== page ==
Esau’s Evil Ways
Although Jacob had gone to the academy of Shem and Eber to study the teachings of G‑d, Esau refused to do anything of the sort. He led his life in his own way, and became more estranged from his father’s teachings. Yet, he honored his father and tried to appear an obedient and loving son, ready to comply with his father’s every wish, as long as it did not involve him in studying and learning. Isaac could not and did not see Esau’s G‑dless behavior, for his eyes were dim with age, and he was confined to his tent.
Rebekah, however, saw everything. She observed the quiet and pleasing ways of Jacob, and watched with alarm the true nature of her first-born son Esau. For her there could be no doubt as to which of her children had chosen the right way.
After the death of Shem, Jacob returned to his father’s house, and Esau, too, came home from Seir. Isaac had grown old and weak and felt that the time had come for him to give his sons his last blessings.
Still believing that he could entrust Esau with the task of carrying on Abraham’s tradition, Isaac told Esau to hunt some deer meat, prepare a meal for him, and receive his blessings. Gladly, Esau took his bow and quiver and went out into the field.
Rebekah had heard what her husband told Esau, and in a moment her resolve was taken. Esau should not receive the blessing which, as she believed, belonged even from his birth to her younger and wiser son. She went to Jacob, and hastily related to him what she had heard, and then she suggested to him that he prepare some meat and bring it to his father in the disguise of his brother Esau. Jacob was reluctant to trick his father, even though he knew his mother was right. But Rebekah ordered him to do as she said, taking full responsibility for the act.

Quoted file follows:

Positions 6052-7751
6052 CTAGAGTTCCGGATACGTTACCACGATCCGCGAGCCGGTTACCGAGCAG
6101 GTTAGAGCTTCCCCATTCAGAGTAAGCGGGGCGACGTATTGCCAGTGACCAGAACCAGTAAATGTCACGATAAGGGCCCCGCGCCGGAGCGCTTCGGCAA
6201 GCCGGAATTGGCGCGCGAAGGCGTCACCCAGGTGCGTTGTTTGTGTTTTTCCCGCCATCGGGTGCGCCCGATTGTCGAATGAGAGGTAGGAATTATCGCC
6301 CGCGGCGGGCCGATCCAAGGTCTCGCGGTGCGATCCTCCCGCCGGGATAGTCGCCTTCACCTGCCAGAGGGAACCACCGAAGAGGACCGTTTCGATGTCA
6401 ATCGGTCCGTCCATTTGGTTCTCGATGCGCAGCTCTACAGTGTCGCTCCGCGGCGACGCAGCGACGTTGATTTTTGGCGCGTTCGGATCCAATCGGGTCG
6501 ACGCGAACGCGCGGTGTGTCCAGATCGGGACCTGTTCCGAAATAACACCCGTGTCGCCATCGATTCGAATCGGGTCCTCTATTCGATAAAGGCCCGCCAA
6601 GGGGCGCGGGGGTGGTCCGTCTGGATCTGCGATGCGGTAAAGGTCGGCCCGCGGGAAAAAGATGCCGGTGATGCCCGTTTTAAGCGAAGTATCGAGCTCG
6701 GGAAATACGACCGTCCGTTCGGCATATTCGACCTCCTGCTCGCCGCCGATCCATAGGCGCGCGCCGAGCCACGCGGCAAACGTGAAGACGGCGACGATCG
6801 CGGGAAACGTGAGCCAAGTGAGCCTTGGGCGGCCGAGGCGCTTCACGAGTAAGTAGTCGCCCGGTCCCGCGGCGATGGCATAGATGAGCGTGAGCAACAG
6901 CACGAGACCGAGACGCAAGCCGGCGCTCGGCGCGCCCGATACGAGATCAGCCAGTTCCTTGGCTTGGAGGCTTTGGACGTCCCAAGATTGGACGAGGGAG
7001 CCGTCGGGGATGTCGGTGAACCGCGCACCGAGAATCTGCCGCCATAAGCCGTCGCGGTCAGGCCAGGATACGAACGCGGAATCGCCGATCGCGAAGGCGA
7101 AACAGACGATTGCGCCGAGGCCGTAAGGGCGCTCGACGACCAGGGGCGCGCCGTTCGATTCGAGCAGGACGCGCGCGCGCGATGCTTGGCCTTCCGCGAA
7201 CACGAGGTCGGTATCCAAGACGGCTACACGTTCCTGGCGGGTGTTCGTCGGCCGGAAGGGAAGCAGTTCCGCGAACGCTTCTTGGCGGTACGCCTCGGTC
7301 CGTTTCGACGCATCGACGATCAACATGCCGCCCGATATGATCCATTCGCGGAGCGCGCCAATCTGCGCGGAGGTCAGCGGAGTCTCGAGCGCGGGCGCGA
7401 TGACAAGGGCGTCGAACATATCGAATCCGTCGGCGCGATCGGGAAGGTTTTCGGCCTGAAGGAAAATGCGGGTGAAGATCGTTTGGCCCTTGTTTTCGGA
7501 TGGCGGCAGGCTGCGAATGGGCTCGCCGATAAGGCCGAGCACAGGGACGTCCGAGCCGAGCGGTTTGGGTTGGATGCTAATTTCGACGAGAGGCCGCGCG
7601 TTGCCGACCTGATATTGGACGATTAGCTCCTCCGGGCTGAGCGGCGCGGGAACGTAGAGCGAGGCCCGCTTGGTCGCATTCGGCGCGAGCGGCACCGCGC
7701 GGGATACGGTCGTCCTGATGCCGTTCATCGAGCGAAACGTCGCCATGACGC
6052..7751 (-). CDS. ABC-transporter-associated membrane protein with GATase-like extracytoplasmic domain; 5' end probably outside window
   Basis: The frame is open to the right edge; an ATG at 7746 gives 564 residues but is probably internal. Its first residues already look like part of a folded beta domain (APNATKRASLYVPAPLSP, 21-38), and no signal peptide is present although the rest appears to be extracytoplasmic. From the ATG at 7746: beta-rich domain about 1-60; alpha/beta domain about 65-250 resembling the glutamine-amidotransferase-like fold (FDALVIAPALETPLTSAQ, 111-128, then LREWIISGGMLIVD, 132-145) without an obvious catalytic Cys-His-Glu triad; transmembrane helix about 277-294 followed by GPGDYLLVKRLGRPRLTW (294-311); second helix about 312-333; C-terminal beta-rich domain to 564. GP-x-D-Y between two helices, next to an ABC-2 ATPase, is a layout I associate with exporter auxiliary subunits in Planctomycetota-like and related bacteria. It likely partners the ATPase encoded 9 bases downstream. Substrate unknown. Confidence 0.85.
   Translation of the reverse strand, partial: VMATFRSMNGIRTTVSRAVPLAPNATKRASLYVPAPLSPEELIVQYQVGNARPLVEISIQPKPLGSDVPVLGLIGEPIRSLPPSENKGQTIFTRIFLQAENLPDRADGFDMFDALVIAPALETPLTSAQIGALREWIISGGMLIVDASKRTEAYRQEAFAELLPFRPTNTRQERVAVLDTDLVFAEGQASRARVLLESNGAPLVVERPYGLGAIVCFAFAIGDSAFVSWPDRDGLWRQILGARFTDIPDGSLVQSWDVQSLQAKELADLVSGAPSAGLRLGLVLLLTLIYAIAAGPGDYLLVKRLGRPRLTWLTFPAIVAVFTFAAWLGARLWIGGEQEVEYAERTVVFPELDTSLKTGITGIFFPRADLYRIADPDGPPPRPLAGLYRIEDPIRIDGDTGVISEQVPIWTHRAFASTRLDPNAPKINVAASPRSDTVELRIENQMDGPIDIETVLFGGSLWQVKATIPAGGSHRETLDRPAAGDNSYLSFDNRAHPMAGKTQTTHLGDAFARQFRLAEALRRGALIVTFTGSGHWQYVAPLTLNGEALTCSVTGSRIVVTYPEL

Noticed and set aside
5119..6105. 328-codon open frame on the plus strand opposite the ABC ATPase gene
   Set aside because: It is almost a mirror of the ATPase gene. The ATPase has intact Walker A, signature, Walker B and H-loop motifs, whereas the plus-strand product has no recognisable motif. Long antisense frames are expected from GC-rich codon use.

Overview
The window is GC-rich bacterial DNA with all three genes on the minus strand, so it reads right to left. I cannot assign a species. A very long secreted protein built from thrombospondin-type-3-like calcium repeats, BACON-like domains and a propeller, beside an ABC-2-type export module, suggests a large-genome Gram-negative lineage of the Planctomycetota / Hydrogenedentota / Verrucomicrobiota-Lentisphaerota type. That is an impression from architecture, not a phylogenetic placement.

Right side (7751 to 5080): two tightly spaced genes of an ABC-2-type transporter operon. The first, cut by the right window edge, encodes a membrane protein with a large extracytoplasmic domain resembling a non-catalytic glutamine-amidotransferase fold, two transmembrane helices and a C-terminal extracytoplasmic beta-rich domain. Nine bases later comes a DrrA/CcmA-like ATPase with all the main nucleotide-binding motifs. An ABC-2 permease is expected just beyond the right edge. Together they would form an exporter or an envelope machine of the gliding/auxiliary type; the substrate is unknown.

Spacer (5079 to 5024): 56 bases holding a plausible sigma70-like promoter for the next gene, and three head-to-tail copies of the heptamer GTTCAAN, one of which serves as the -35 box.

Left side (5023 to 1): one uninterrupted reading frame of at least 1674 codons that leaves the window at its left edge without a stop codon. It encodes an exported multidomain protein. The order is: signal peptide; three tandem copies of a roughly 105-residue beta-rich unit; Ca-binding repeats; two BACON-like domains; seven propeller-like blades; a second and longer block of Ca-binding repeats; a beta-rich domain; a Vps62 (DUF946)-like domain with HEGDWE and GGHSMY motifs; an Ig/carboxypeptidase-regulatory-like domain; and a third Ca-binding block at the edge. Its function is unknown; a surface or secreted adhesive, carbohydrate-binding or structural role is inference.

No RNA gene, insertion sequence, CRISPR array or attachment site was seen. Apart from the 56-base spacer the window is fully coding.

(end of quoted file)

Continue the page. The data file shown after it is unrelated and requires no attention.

Jacob did not dare to refuse his mother, and so he fetched two tender kids from the flock, and Rebekah prepared them so that they tasted like deer meat. Then she dressed her younger son in the festive garments of Esau, and to render the resemblance perfect, she covered his smooth neck and hands with the skins of the kids. She then put the meal into his hands and sent him to his father.
Isaac wondered at his son’s early return, and at his soft-spoken and pious address. Feeling Jacob’s arms and neck, Isaac exclaimed: “The voice is the voice of Jacob, but the hands are the hands of Esau!” Isaac ate of the meat Jacob brought him. Then he blessed his son with the words: “And may the Lord give you of the dew of the heavens and [of] the fatness of the earth and an abundance of corn and wine. Nations shall serve you and kingdoms shall bow down to you; you shall be a master over your brothers, and your mother's sons shall bow down to you. Those who curse you shall be cursed, and those who bless you shall be blessed!”
Hardly had Jacob left Isaac, when Esau returned from the hunt. He prepared the deer meat and brought it to his father. He soon learned what had happened in the meantime, and cried with anger and disappointment. Isaac blessed him too, giving him the right to throw off the yoke of his brother whenever his brother strayed from the path of G‑d. But Esau hated Jacob, and Jacob evaded the rage of his brother by returning to Eber to study under his care.